Basic FAQs About Starting Scuba

Every time I meet someone who is interested in diving, they all seem to have some of the same questions rolling off of their lips. Here are some quick answers to some of the questions I get asked most.

How do I start diving?

Getting started in diving is simple. First, you need to make sure you are in relatively good general health, that’s as simple as going to your doctor and letting them know that you have intentions of doing some diving and you just want to make sure you are able to do so. Any good GP will know exactly what to look for to be able to give you that nod of approval you’re looking for. Next, choose your location. Will you be going diving while on vacation? Is there a local dive center you’ve had your eye on to check out? Where are you going to get started? When you’ve decided where you want to dive, the rest is out of your hands to some extent. When you get to the dive center, you will be introduced to either a Dive Master, Dive Instructor or Master SCUBA Diver Trainer (click here for more information on levels of diver certification). This will most likely be the person who is going to train you. After you tell them what your interest is, they will guide you accordingly: introduce you to and outfit you with the right sized equipment, explain the steps that will take you through your training and finally get you started on your training. That’s it!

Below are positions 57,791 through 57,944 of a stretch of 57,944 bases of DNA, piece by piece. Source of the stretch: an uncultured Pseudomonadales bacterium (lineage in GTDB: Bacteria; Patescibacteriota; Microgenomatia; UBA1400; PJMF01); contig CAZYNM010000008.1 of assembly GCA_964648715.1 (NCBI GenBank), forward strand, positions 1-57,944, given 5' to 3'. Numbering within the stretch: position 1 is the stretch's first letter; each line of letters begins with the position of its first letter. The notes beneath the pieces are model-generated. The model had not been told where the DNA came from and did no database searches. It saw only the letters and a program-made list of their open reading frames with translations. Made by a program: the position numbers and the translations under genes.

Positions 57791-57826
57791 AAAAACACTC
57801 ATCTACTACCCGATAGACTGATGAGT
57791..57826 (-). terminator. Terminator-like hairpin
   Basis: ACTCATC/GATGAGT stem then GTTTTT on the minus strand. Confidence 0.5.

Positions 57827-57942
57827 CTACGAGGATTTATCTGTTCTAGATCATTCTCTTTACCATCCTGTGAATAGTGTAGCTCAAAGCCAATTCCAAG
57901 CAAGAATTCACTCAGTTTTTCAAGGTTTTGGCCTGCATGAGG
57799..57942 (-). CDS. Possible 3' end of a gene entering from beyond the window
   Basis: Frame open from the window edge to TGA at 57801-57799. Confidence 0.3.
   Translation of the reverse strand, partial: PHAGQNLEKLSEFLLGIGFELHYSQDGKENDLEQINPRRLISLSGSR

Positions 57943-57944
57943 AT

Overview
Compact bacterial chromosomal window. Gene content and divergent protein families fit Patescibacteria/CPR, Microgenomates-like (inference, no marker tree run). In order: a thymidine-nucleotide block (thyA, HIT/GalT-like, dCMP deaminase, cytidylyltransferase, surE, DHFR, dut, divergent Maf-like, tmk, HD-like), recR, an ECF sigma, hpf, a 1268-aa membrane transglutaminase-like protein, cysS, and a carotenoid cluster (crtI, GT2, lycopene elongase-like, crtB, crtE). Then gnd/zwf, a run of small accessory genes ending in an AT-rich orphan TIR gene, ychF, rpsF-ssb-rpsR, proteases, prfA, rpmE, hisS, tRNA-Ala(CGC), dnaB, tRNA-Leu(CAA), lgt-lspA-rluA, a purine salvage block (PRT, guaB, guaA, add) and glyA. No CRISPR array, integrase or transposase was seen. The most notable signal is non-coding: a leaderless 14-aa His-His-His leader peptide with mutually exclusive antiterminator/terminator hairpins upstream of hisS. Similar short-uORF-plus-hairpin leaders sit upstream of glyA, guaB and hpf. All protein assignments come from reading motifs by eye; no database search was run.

Does scuba diving require training?

Yes, Absolutely. There are several skills and safety procedures that one must learn before embarking on any SCUBA diving adventures. As with all other sports, it’s so much more fun when you know what you’re doing. Even though SCUBA can be great fun, there are some parts of it that can become very dangerous if you don’t know what you are doing. Training is not only recommended, but it is also required! Any dive center that you go to will ask for a certification card or certification number to verify your training. The only time that you won’t be expected to present that information is if you are being trained and in that case, all of your in-water time will be spent with a trained professional whose care you will be in.


Can I scuba dive without certification?

No. Scuba divers require both training and certification. Most Scuba Organizations have a form of certification for their divers, whether it be a card or badge, It’s the easiest method of letting other divers know your level of competency in the water. Each level of certification comes with its own training and bragging rights. Not only does it give you the ability to show off but it also allows you greater privileges. Each level allows you to do a little bit more, that could mean, you get to dive deeper, or you can now supervise a dive group or you can train/teach someone to dive but most of all, it makes you a better diver as you climb the ladder of diver certification.